Q: The transatlantic relationship has strengthened over the decade since the inception of the Marshall Plan due to shared values and interests — democracy, free enterprise, and universal respect. How do you view German-American relations and the transatlantic relationship as a whole for the 21st century?

General Petraeus: I firmly believe that the relationship between Germany and America has gotten stronger and stronger over the years. If you think about it, initially, in the wake of WWII, of course, we helped revive Germany, helped it rebuild, helped it re-establish its economy, helped it build its governmental institutions. It has subsequently developed in every respect in a truly extraordinary manner. It is now the number four economy in the world. It has achieved an extraordinary level of per capita income for its people. Its infrastructure is hugely impressive. Governance is highly professional.  Germany is even running fiscal surpluses, despite fairly extensive government social, education, and infrastructure investment programs. Really, again, all quite extraordinary. And it has done so in a very impressive manner. Certainly there can be quiet encouragement that Germany will spend more on defense, but my sense is that even awareness of the need for this is spreading in the population.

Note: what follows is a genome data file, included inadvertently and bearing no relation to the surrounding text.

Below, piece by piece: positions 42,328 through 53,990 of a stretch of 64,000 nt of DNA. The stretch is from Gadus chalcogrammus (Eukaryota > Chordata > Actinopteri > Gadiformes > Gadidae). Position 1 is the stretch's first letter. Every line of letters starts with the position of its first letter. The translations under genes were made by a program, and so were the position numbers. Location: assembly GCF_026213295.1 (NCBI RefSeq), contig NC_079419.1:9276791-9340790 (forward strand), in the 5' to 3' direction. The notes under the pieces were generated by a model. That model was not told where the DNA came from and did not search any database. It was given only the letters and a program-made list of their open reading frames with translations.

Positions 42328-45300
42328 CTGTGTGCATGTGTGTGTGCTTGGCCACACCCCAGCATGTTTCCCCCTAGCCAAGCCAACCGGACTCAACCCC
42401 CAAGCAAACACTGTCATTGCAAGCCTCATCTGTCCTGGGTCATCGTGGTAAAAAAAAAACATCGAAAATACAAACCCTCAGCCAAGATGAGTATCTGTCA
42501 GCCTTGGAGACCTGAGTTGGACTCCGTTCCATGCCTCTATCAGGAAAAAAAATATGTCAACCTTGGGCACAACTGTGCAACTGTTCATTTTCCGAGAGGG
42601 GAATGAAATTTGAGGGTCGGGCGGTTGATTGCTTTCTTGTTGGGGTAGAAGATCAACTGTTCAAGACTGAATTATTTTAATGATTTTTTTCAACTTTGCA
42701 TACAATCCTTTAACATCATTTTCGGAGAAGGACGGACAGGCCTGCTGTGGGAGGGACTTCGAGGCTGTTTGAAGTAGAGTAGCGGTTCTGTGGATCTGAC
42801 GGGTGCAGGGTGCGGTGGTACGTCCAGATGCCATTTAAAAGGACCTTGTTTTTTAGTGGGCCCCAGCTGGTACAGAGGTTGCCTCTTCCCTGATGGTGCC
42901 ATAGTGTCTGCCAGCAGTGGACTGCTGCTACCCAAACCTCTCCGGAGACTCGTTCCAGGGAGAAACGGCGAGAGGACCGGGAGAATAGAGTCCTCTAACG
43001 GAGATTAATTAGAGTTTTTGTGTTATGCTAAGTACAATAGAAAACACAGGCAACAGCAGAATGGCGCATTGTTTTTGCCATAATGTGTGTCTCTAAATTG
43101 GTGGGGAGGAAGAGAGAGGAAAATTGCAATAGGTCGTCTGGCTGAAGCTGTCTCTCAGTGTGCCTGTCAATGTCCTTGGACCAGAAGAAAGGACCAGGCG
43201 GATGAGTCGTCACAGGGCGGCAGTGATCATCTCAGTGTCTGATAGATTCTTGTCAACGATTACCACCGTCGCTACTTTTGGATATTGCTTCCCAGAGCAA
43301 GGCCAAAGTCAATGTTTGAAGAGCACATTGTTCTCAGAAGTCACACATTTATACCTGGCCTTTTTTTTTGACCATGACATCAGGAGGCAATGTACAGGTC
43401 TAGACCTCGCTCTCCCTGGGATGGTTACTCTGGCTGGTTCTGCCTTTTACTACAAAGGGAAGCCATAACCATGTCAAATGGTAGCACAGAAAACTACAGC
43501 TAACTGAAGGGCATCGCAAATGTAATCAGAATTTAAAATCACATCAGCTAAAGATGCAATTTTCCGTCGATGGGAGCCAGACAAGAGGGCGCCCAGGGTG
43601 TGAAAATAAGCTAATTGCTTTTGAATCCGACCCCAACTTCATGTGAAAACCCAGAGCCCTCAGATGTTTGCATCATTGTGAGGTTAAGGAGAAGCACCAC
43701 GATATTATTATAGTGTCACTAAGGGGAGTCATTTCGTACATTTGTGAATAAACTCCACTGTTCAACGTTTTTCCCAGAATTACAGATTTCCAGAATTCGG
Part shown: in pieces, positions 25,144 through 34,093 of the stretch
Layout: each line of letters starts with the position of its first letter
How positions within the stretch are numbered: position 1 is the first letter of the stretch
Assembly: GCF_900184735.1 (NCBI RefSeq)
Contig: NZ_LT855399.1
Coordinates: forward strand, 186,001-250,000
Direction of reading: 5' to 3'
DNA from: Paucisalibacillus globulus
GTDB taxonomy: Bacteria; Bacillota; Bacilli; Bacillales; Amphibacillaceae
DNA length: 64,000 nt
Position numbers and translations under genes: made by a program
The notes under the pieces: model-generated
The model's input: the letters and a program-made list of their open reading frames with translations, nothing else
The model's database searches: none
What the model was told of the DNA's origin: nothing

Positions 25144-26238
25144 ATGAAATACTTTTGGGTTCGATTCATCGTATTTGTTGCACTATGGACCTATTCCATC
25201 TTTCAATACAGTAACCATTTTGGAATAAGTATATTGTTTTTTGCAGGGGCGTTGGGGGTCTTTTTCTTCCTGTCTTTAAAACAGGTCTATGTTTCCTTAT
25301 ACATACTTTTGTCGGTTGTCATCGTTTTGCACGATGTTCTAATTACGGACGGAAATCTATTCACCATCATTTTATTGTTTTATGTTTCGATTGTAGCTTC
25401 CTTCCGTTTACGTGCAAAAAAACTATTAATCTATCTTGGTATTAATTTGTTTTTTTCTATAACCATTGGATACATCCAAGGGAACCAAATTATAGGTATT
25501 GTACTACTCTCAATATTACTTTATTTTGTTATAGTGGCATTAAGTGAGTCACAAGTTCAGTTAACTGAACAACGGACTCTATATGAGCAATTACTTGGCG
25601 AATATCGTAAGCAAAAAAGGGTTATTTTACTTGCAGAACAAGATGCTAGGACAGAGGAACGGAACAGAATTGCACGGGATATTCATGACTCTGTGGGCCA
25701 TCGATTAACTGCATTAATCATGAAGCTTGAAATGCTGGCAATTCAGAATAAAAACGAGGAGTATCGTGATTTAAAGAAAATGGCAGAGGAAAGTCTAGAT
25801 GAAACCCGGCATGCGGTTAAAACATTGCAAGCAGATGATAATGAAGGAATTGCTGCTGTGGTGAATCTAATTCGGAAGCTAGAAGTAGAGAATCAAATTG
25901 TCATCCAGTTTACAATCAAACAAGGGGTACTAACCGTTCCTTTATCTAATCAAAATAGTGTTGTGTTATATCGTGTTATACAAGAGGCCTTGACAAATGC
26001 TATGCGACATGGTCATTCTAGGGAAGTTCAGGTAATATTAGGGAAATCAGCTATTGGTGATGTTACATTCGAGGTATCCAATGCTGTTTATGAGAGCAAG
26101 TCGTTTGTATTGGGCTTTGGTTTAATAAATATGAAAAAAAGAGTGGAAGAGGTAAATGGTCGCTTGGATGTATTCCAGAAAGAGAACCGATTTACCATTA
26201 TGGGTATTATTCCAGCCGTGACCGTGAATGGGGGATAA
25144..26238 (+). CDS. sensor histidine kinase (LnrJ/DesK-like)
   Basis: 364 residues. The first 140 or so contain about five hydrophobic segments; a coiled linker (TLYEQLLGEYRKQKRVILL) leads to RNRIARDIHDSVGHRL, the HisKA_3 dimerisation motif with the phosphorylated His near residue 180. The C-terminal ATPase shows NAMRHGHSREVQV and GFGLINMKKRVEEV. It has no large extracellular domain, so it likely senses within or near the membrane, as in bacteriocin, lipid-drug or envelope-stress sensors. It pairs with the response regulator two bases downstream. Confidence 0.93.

And throughout the decades the professionalism of the German military has also been very impressive, and I make that observation as the individual who was privileged to command the International Security Assistance force in Afghanistan when German troops conducted their first true combat operations in the wake of WWII, when they carried a masterful counterinsurgency campaign in Kunduz and Baghlan Provinces.

Q: What are your thoughts on the distribution of foreign aid today and can the Marshall Plan serve as a model in this regard?

General Petraeus: Well I think the Marshall Plan can serve as a model but it is also one that should be kept in perspective. In fact, at times, I think the Marshall Plan analogy is misplaced. If you really think about, what enabled success with the Plan was the extraordinary human capital that was still in Germany. So there was a pump that just needed to be primed. Yes, there was widespread destruction from the war; yes, there had to be massive reconstruction. But you had this extraordinarily pool of human capital that knew how to do business, how to make things, how to educate, how, over time, to establish new and representative government institutions. So the Marshall Plan was an enabling effort. I think we can misplace this analogy if we look at a country that needs a massive amount of aid, to be sure, but doesn’t have a pump to prime. And I think the idea that you’re just going to throw a lot of money at a particularly intractable problem doesn’t necessarily provide a solution. And you have to really analyze, I think, what the challenges are in a particular country–whether it is an Afghanistan or a Somalia or a Libya or whatever. You have to have a whole of government solution and realize that, in most, cases you’re not going to be able to do what we did here in Germany, which was to provide some period of administrative oversight and a reasonable amount of money to a country that could actually rise again on its own with the extraordinary talents of the German people — even in a country that was largely devastated by four or five years of war.